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Another Win for Texas LLCs

Author: Braden M. Wayne

Since its birth in Texas in 1991, the limited liability company, or LLC, has emerged as the clear entity of choice for Texas business owners. Approximately 82 percent of all new business entities in Texas are LLCs, due in large part to the significant advantages the LLC provides over its more rigid and traditional counterparts – from increased liability protections to favorable taxation options.

While litigation implications are rarely top of mind when a business begins the entity formation process, contractual disputes, litigation, and attorney’s fees are simply a standard cost of doing business in the modern commercial landscape. As such, options that can help reduce future legal liabilities should be factored significantly when entrepreneurs weigh potential legal structures for their new entities. For this reason, recent developments in Texas law make the LLC an even more attractive choice than previously thought, and provide important guidance in transactional matters.

In Hoffman v. L&M Arts, the Northern District of Texas ruled that LLCs cannot be held liable for attorney’s fees in the absence of an express contractual provision allowing for fee shifting. Previously, the general rule in Texas had long been that a party that breaches a contract is responsible for the non-breaching party’s attorney’s fees in the event of litigation. This rule is found in Section 38.001 of the Texas Civil Practice & Remedies Code, which provides that:

A person may recover reasonable attorney's fees from an individual or corporation, in addition to the amount of a valid claim and costs, if the claim is for…an oral or written contract. Tex. Civ. Prac. & Rem. Code § 38.001(8).

The Hoffman Court conducted an in-depth, semantic analysis of the specific wording used by the legislature in drafting section 38.001 – a statute that was last amended by the legislature six years before LLCs were recognized in Texas – and specifically the juxtaposition of “person” as compared to “individual or corporation.” The Court began by noting that “person” has always been broadly defined to include a corporation, organization, government or governmental subdivision or agency, business trust, estate, trust, partnership, association, and any other legal entity. As such, the Court ruled that any person or entity may be entitled to recover attorney’s fees in the event of a contractual breach.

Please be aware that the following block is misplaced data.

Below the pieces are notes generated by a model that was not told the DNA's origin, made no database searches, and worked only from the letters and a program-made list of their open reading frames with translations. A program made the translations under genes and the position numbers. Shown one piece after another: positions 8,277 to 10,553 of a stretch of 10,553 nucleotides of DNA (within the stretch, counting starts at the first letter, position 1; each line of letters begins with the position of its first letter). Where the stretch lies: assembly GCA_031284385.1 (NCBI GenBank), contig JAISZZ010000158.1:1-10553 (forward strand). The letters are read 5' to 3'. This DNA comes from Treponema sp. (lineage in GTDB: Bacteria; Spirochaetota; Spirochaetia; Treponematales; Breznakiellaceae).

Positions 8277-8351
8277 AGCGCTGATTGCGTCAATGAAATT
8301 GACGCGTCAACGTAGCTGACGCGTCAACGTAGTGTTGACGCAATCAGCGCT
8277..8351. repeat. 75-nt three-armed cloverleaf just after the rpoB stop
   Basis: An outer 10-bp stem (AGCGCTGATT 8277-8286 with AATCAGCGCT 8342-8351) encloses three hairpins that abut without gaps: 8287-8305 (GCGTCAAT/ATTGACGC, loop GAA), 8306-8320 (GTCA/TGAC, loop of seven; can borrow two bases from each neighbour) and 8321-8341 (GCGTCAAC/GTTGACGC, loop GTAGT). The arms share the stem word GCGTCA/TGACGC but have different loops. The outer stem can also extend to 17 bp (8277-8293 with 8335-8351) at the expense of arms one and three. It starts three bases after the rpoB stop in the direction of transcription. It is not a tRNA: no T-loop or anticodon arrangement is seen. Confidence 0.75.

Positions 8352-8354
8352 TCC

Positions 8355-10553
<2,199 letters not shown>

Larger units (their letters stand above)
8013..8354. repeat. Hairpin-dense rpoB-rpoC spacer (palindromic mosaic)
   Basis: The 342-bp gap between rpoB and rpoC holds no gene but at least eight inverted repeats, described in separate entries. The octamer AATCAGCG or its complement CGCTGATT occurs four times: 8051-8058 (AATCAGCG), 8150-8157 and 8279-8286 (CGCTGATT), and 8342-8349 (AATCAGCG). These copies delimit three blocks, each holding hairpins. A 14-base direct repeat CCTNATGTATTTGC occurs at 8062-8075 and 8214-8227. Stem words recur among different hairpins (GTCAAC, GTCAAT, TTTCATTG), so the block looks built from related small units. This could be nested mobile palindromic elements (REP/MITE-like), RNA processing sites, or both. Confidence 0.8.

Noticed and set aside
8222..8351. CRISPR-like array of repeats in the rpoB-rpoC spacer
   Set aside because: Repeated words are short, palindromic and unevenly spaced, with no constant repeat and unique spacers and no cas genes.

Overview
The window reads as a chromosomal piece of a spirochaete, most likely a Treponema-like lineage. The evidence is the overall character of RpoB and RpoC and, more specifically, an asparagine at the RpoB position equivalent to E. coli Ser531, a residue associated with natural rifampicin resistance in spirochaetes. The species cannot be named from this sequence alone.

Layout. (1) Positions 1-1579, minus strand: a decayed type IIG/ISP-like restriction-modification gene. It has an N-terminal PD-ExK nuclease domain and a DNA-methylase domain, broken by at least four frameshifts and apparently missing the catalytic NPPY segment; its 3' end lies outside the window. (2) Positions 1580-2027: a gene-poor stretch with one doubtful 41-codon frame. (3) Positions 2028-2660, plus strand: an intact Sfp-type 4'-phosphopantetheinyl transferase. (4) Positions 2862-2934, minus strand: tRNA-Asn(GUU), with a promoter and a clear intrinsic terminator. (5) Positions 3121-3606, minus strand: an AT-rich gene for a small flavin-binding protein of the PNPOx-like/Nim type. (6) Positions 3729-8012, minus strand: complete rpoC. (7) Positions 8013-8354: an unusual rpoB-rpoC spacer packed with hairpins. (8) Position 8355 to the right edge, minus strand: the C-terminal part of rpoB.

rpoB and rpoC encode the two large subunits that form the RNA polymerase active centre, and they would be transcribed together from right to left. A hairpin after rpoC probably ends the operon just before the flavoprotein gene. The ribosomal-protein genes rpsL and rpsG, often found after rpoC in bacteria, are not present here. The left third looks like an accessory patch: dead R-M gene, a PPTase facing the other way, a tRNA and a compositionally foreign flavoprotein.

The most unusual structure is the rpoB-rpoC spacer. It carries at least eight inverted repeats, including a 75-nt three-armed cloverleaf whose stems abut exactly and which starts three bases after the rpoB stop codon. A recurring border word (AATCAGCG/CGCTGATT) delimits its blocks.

However, in terms of who can be held liable for such fees, the Court contrasted the legislature’s use of the word “person” with its use of the more narrowly tailored “individual or corporation.” The Court noted than an LLC is clearly not an individual, and went on to discuss whether, then, an LLC would qualify as a corporation as that term is used in the statute. Following a rather strict analysis, the Hoffman Court concluded that LLCs and corporations are distinct legal entities, and therefore the term “corporation” should not be read as inclusive of LLCs.

Therefore, the Court held, section 38.001 of the Civil Practice & Remedies Code allows for LLCs to recover attorney’s fees, but does not allow for LLCs to be held liable for them absent an express provision within the contract.

The result appears to be that an LLC, as plaintiff, can sue an individual or corporation for breach of a contract and recover its attorney’s fees, but cannot be held liable for attorney’s fees in the event the LLC breaches the same contract. This quirky outcome resulting from the very particular language of the Civil Practice & Remedies Code demonstrates the importance of a carefully-worded attorney’s fees clause in all written contracts.

The Hoffman ruling will likely be subject to both legislative and judicial scrutiny, leaving the attorney fee issue currently on somewhat unsettled ground. For more information on this or any other issue, please feel free to contact me at bwayne@settlepou.com